‘The four grounds or principals of that true fight at all manner of weapons’.

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It was here that I found a much better way of thinking about and executing the principles of timing and distance. His four grounds are as follows…

  1. Judgment,
  2. Distance,
  3. Time,
  4. Place.

George goes on to explain these ideas and their importance…..

‘The reason whereof these 4 grounds or principals be the first and chief, are the following, because through judgment, you keep your distance, through distance you take your time, through time you safely win or gain the place of your adversary, the place being won or gained you have time safely either to strike, thrust, ward, close, grip, slip or go back, in which time your enemy is disappointed to hurt you, or to defend himself, by reason that he has lost his place, the reason that he has lost his true place is by the length of time through the numbering of his feet, to which he is out of necessity driven to that will be agent.’

The language and use of words is a little odd to our modern eyes, but not too much so we can’t gain their meaning with some work and effort. I say this as on first reading and through our modern brain filters you could be fooled into thinking you understand all he says here and it’s quite clear and simple. You could be correct of course but for many that is a trap that can lead you down a very different road of understanding from the intended one. But to keep it simple let’s look at his four grounds.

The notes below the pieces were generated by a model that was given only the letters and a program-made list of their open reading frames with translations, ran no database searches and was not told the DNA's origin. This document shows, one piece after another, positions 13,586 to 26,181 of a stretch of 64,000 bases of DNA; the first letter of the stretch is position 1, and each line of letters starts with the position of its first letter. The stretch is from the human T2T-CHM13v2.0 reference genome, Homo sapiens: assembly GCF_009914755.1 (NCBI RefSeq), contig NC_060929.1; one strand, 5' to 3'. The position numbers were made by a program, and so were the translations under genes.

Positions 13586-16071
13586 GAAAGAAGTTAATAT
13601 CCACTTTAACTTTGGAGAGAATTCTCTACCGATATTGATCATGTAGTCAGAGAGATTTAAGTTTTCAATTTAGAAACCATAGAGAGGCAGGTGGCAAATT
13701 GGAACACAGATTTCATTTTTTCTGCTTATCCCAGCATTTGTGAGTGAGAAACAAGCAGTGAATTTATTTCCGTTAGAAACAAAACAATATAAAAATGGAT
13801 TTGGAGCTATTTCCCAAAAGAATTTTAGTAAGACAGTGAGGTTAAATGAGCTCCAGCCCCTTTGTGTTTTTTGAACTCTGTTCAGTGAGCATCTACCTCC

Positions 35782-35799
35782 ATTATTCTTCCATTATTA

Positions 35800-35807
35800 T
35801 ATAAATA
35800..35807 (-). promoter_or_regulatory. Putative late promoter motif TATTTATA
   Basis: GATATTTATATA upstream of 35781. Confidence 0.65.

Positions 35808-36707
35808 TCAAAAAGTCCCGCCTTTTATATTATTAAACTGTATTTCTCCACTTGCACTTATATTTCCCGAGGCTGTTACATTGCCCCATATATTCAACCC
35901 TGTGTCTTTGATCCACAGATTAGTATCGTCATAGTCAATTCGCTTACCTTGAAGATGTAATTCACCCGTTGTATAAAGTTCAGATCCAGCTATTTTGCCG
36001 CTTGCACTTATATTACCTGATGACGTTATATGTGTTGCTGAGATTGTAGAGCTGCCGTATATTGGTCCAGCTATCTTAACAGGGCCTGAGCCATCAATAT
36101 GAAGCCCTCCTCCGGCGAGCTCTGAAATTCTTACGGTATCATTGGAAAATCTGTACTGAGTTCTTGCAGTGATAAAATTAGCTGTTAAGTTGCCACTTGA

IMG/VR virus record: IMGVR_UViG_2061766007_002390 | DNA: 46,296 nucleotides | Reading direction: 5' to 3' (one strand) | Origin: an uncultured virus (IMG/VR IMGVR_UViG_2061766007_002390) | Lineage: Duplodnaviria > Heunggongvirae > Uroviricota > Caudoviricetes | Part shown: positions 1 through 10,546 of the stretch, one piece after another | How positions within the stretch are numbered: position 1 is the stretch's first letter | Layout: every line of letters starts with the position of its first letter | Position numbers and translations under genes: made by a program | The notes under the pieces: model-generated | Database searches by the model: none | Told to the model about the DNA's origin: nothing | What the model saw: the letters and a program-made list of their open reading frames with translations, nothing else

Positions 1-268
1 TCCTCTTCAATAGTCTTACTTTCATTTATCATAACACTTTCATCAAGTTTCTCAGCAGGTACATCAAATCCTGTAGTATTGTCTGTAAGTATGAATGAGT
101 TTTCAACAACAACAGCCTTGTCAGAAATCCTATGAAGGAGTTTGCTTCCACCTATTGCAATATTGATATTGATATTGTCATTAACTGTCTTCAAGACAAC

It must be said that although George Silvers works primarily deal with weapons of all types I will add that his basic principles hold true for unarmed as well as armed combat. We can look at his ‘Grounds’ in turn and I’ll try to explain my understanding of them. George begins with Judgment as it underpins the other three but I will take my lead from Mr Austwick and start with Distance.

  1. Distance

When looking into the works of George Silver it becomes apparent that when he talks about Distance he is actually talking about two concepts not one. Being IN Distance and being OUT of Distance. Using this idea you can see that at any point in time during an engagement  you and your opponent will be either in distance or out of distance. For George being in Distance is when your opponent can strike you without taking a step.